Climate experts warn world leaders that 1.5C is ‘real science’, not just talk | policeman 26

The temperature limit of 1.5 C, to be discussed by world leaders at critical meetings this weekend, is a vital physical threshold for the planet’s climate, and not an arbitrary political construction that can be haggled over, leading climate scientists have warned.

World leaders will meet in Rome and Glasgow over the next four days to push through a common approach aimed at keeping global temperature rises to 1.5 C above pre-industrial levels, the lower of two limits set out in the Paris Climate Agreement from 2015.

But some countries are reluctant to link their emissions plans to the tougher target, as it would require more urgent action. They prefer to consider long – term goals as net zero in 2050.

Johan Rockström, director of the Potsdam Institute for Climate Impact Research and one of the world’s leading climate scientists, warned that the 1.5C target was not like other political negotiations that one can haggle over or compromise on.

“A rise of 1.5C is not an arbitrary number, it is not a political number. It is a planetary limit,” he told the Guardian in an interview. “Every fraction of a degree more is dangerous.”

Allowing temperatures to rise by more than 1.5 degrees would significantly increase the risk of irreversible climate change, he said. For example, it would increase the risk of the Arctic losing its summer ice, with severe spillover effects on the rest of the climate, as the loss of reflective ice increases the amount of heat that the water absorbs, in a feedback loop that could quickly raise the temperature more.

The inland ice in Greenland, whose melting would increase sea level rises, could also tumble into a state of irreversible fall above 1.5C.

An increase of more than 1.5 C will also threaten changes in the Gulf Stream, which may also become irreversible. It could result in disaster for biodiversity hotspots, damaging agriculture across parts of the globe and could flood small islands and low-lying coastal areas.

2050: what happens if we ignore the climate crisis - video explanation
2050: what happens if we ignore the climate crisis – video explanation

“This is real science – it’s a real number. Now we can say it with a high degree of confidence,” he said, as 1.5 C indicated a physical limit to the warming that the planet can safely absorb.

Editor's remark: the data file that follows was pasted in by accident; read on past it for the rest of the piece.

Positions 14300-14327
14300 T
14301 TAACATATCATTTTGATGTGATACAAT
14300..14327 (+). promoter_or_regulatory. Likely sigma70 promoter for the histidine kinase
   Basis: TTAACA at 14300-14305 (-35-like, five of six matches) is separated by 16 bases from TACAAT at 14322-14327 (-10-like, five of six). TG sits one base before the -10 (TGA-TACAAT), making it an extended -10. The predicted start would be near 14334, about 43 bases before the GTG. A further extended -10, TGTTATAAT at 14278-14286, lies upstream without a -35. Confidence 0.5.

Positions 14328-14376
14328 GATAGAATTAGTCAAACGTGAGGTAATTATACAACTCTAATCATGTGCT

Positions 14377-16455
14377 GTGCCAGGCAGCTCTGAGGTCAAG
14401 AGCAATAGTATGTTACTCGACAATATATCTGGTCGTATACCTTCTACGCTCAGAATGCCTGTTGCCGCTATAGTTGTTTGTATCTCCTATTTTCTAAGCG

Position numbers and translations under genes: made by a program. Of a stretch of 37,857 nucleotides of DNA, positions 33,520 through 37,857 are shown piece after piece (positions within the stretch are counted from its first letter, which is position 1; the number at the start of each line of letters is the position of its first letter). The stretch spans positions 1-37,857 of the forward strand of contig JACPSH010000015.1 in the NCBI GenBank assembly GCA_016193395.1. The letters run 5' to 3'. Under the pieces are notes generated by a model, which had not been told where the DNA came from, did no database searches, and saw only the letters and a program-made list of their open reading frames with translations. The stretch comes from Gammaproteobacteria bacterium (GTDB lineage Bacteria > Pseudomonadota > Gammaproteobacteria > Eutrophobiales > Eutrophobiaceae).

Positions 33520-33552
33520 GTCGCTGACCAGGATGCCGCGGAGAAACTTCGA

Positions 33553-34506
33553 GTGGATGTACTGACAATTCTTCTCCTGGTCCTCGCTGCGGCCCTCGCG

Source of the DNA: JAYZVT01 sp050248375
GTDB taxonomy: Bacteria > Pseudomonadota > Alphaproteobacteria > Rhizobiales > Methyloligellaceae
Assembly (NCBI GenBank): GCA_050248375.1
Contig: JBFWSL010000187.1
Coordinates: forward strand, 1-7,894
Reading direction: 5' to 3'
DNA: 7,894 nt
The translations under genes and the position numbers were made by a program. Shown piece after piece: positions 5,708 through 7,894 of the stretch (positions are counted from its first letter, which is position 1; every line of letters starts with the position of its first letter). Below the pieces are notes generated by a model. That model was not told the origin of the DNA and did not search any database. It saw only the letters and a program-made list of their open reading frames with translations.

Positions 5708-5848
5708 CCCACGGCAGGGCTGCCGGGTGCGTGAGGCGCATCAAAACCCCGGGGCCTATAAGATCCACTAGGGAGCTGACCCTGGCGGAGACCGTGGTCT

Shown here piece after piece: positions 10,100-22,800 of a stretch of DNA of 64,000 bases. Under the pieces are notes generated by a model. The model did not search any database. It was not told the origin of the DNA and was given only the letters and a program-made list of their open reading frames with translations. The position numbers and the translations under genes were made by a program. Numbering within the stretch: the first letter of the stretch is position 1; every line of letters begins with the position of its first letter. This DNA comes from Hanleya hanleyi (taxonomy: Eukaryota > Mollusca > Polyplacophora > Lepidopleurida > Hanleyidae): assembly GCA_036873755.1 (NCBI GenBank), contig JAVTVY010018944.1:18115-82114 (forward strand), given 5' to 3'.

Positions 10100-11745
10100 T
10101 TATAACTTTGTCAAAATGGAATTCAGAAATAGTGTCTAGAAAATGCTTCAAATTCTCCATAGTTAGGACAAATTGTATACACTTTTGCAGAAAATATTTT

Rockström added: “[Staying within] 1.5C is obtainable. That is definitely what we are going for. ”

The leaders of the G20 group of the world’s largest economies – developed and developing – will meet on Saturday in Rome. They fly to Glasgow on Monday morning, where they will be joined by more than 100 leaders from the rest of the world for the UN Cop26 climate summit.

Britain, as host of Cop26, has set itself the goal of “keeping 1.5C alive”, but some countries – including China, Saudi Arabia and Russia – have been reluctant to agree to focus on the 1.5C limit, and prefers to point out that the Paris Agreement states that the world must keep the temperature “well below” 2C, while “pursuing the effort” to stay within 1.5C.

However, scientific research since the signing of the Paris Agreement has added a compelling collection of global science that shows that if temperatures are allowed to rise by more than 1.5 C, the consequences will be severely damaging, and many are likely to be irreversible.

Other leading climate scientists repeated Rockström’s warnings. Mark Maslin, Professor of Earth Systems Science at University College London, said: “The report from the Intergovernmental Panel on Climate Change (IPCC) published in 2018 made the science very clear: There are significant climate impacts around the world, even if we limit warming to 1.5 C.

“The report also showed that there were significant increases in impacts and injuries if we exceed this target … These findings were fully supported by the very latest 2021 IPCC science report [published in August]. This is science, and these agreed climate goals set by the Paris Agreement are not negotiable and have already been agreed by all 197 countries of the United Nations. “

Joeri Rogelj, research director at the Grantham Institute, Imperial College London, said: “Science tells us that the risks of climate change are rising rapidly between 1.5 and 2 degrees Celsius. We look at the last few years where we experienced some of the effects of a 1.2C warmer world [such as heatwaves, flooding and extreme weather] – one would be hard pressed to call this safe.

Why the world is getting warmer and how you can help - video explanation
Why the world is getting warmer and how you can help – video explanation

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